A new federal court ruling creates an avenue for employees to rely on the Sarbanes-Oxley Act (SOX) to pursue retaliation claims under the Racketeer Influenced and Corrupt Organizations Act (RICO).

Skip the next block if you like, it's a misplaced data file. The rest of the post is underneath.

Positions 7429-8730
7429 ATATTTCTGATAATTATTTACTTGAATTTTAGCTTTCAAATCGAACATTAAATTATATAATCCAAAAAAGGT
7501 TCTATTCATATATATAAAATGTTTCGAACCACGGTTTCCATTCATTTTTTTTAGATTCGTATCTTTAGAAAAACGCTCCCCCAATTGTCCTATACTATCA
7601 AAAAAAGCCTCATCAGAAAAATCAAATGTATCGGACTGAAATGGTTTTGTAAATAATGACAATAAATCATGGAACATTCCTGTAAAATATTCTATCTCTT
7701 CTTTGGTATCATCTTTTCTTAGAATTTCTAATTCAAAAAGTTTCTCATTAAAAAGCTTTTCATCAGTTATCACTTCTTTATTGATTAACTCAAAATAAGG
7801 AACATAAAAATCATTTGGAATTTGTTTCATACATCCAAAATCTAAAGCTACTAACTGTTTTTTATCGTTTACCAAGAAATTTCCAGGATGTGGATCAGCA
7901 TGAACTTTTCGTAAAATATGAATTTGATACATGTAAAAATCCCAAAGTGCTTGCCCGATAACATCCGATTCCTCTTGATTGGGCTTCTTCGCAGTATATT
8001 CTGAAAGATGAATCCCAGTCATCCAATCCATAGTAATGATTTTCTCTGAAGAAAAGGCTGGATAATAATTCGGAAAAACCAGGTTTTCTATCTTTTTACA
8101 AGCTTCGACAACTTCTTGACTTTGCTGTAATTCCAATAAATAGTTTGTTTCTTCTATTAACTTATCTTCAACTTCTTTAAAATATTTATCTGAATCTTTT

RICO was originally enacted in 1970 as a way to combat organized crime. 18 U.S.C. §§ 1961– 1968. Today, RICO sets forth dozens of federal statutes that serve as “predicate acts” to support a RICO violation. Before SOX, retaliation against an employee was not considered a predicate act under RICO, and courts routinely denied RICO standing to employees terminated for refusing to cooperate in alleged racketeering activity. In 2002, Congress enacted SOX and made it a felony to retaliate against whistleblowers who provide information about corporate fraud to law enforcement officers. Although Congress also amended RICO to include retaliation under SOX as a predicate act, courts until recently have refused to recognize retaliatory discharge under SOX as a racketeering activity. In DeGuelle v. Camilli, No. 10-2172, 2011 U.S. App. LEXIS 24868 (7th Cir. Dec. 15, 2011), a federal court of appeals for the first time concluded that alleged retaliation under SOX could provide a predicate act for racketeering activity under RICO.
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